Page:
The government will raise ₹88,000 crore this year by the leasing infrastructure assets of the central government ministries and the state-run companies under a ₹6 trillion National Monetisation Pipeline (NMP) it unveiled on Monday. The funds will then be used to build new infrastructure assets, helping boost economic growth in Asia’s third-largest economy. Annual targets under the four-year pipeline have been set at ₹1.62 trillion for FY23, ₹1.79 trillion for FY24 and ₹1.67 trillion in the following year.
The top five sectors by value under the government’s asset monetization programme are roads (27%), railways (25%), power (15%), oil and gas pipelines (8%) and telecom (6%). Among projects the government plans to lease are 26,700km of roads, 90 passenger trains, 400 railway stations, 28,608 circuit km transmission lines, 286,000km of Bharatnet fibre network and 14,917 towers owned by state-run Bharat Sanchar Nigam Ltd and Mahanagar Telecom Nigam Ltd.
Other core infrastructure assets that will be leased under NMP include airports in smaller cities, dedicated freight corridor assets, warehousing assets of state-run companies such as Central Warehousing Corp and NAFED, and sports stadiums. Finance minister Nirmala Sitharaman said the monetisation pipeline will be co-terminus with the ₹100 trillion national infrastructure pipeline from this year.
“There won’t be any land sale happening under it. The NMP is talking about brownfield assets where investment has already been made, which are either languishing, not fully monetised or remaining underutilised. So, by bringing in private participation, you are going to monetise it better, and with whatever resource you are getting, you can put it into further infrastructure creation,” she added.
The government plans to create a virtuous cycle by utilising the resources raised through monetising existing assets to create new greenfield infrastructure assets and further monetising these newly created assets.“What we have estimated is the normative value. The real value will emerge through the bidding process,” said Amitabh Kant, chief executive of NITI Aayog.
The monetisation of core assets under NMP is expected to be carried out through public-private partnership models such as operate-maintain-transfer, toll-operate-transfer, etc, as well as structured financing vehicles such as infrastructure investment trusts (InvITs) and real estate investment trusts (Reits). The asset monetisation programme does not mean ceding ownership of these assets or a fire sale, said Rajiv Kumar, vice-chairman of NITI Aayog.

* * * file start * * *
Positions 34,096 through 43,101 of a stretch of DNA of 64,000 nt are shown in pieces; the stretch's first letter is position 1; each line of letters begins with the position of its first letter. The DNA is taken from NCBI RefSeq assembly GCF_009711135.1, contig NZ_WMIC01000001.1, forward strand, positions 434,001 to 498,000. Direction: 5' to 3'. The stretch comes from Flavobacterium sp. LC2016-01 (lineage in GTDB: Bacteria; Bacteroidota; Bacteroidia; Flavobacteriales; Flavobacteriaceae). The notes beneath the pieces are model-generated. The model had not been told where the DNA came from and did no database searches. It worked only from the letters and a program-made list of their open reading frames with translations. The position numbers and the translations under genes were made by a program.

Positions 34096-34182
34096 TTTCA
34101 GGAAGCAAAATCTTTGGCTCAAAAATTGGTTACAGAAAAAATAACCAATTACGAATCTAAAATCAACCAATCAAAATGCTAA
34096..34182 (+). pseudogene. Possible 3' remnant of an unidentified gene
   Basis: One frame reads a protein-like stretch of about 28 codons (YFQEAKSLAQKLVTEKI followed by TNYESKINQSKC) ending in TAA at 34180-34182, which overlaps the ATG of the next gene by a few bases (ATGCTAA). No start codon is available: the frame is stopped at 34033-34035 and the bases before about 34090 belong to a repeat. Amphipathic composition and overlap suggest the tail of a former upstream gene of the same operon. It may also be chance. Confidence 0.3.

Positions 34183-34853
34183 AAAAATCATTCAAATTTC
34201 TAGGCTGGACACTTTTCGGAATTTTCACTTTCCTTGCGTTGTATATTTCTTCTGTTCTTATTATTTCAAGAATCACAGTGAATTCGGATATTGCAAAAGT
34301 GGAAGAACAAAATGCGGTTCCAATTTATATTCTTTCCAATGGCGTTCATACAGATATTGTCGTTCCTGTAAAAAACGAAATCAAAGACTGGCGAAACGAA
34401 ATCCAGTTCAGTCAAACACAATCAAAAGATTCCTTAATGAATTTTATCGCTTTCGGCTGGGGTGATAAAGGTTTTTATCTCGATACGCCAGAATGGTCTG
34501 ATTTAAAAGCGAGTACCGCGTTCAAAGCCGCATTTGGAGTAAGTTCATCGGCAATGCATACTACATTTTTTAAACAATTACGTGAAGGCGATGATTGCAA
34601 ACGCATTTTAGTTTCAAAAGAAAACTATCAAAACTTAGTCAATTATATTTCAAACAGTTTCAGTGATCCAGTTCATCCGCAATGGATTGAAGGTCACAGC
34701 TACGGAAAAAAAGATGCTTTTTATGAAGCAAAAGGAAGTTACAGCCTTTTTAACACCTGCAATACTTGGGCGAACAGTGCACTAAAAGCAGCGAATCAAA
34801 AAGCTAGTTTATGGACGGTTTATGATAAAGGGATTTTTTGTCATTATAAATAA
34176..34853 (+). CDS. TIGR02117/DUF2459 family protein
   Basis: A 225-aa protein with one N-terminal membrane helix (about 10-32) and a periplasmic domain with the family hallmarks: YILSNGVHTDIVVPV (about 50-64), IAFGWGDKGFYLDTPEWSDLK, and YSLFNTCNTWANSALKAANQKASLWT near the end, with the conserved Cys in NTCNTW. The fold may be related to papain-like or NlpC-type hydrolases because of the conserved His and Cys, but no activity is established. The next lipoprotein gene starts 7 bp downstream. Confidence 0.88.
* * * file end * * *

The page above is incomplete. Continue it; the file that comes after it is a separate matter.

“A fair value will be achieved by transparent, accountable mechanisms, and at the end of the day, these assets will be handed over back to the government for further utilisation,” he added.
For example, all state-run companies have their guest houses across the country, and these can be brought together to create much better utilisation through public-private participation, Kumar said. “The opportunity and potential are quite large,” he added.
Abhaya Agarwal, partner, infrastructure practice at EY India, said investor confidence will be boosted by providing clarity on the number, size and type of assets that would be made available in the market.
“Success of the plan could also enable recycling of funds, which will be critical for revival of the infrastructure investment in India. However, meticulous planning, project packaging, and coordination will be needed to address the underlying structural and legacy issues. It would be important for the government to get the first few projects in each sector right to set the ball rolling in the right direction. Therefore, smooth implementation of the first ₹10,000 crore will determine the fate of the ₹6 trillion monetisation plan,” he added.
If executed well, NMP can be one of the biggest and boldest reforms initiated in the infrastructure sector for a long time, said Manish Aggarwal, head, infrastructure, KPMG in India. “Structuring of projects and ensuring a ‘balanced’ risk framework is very important before these deals are launched. Making a specialized centralized agency such as DIPAM or NITI work in ‘tandem’ with line ministries will be very critical. A ‘well-intentioned and working’ regulator is also very important for the sectors where there is no regulator to provide confidence to the investors,” he said.